(Washington Post) South Korea has long taken unusual pains to keep people from aerially photographing its presidential palace. On a mountainous hiking trail that winds behind the blue-roofed palace, cameras are restricted. The satellite mapping service produced by Naver — Korea’s version of Google — resorts to a Photoshop trick, depicting the Blue House, set just north of Seoul’s downtown, as a bushy forest.
Such covertness is often excused as the duty the of a country technically at war. Decades ago, North Korean commandos tried to raid the palace. Pyongyang could presumably plan worse.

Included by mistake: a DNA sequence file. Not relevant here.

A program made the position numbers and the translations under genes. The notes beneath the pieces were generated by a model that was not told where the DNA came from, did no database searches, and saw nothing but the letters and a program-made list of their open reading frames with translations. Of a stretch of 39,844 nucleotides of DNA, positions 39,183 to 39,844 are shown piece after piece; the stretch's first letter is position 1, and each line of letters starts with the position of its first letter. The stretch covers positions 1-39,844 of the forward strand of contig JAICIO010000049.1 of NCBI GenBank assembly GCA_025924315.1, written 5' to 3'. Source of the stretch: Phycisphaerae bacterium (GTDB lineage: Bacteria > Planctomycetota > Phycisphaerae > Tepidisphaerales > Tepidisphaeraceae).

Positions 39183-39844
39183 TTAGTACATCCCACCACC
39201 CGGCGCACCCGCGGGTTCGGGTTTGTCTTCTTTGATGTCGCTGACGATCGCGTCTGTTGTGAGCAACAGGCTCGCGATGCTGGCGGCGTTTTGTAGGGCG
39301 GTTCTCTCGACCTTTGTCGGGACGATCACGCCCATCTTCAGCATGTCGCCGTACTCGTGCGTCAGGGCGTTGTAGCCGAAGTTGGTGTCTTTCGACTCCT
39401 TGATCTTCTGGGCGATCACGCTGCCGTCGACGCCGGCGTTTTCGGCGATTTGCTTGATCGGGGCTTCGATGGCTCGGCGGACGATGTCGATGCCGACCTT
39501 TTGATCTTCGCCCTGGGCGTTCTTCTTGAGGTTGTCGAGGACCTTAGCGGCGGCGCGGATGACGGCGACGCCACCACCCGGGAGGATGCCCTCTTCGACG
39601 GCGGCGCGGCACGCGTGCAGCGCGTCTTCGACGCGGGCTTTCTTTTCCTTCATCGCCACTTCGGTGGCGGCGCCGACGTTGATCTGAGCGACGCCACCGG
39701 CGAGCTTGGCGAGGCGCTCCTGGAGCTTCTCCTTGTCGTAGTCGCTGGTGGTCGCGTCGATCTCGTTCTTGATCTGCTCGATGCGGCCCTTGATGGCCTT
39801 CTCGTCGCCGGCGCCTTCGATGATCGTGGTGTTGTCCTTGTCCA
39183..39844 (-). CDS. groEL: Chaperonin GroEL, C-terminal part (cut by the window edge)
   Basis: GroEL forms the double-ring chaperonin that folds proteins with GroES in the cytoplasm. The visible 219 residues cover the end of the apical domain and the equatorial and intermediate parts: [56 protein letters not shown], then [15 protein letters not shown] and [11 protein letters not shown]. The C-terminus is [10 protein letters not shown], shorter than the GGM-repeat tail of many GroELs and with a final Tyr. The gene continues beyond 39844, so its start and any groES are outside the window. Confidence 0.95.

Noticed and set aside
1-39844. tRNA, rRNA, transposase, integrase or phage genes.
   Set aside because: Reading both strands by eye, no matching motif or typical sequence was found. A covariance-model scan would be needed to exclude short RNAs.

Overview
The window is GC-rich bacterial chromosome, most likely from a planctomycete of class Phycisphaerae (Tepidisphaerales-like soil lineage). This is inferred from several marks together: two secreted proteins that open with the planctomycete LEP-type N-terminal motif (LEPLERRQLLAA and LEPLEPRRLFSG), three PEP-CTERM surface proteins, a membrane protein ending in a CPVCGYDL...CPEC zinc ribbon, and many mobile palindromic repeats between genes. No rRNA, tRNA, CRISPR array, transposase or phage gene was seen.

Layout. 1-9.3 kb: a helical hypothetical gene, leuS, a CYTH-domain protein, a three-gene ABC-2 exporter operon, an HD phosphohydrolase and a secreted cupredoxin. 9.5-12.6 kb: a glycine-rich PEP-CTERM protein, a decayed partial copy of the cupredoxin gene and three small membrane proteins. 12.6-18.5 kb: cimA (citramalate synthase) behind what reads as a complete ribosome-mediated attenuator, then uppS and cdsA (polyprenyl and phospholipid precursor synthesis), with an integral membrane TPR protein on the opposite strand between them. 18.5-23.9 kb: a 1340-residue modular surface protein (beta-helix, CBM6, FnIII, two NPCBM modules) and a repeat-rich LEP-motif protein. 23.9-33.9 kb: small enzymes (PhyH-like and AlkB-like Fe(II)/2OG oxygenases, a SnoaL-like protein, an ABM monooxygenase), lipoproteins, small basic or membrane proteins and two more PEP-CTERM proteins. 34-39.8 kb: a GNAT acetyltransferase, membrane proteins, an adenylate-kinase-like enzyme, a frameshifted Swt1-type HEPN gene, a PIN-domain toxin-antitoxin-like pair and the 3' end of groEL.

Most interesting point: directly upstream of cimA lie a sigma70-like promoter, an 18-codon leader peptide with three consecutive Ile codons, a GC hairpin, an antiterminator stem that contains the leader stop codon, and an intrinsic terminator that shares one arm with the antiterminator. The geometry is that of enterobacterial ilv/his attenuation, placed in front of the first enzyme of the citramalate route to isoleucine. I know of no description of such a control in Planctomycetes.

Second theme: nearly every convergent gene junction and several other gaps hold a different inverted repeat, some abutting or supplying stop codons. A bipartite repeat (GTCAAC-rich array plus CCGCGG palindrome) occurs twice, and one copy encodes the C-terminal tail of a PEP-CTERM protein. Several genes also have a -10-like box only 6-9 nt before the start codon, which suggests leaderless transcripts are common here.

It was with a degree of chagrin, then, that South Korea on Friday announced that the Blue House — and several other sensitive areas in the country — had been photographed by sky-blue drones almost certainly belonging to the rival North. South Korea learned about the incursion only because three such drones crashed-landed, leaving a cache of evidence. Investigators found photos of South Korean apartment blocks, military installations and President Park Geun-hye’s palace.
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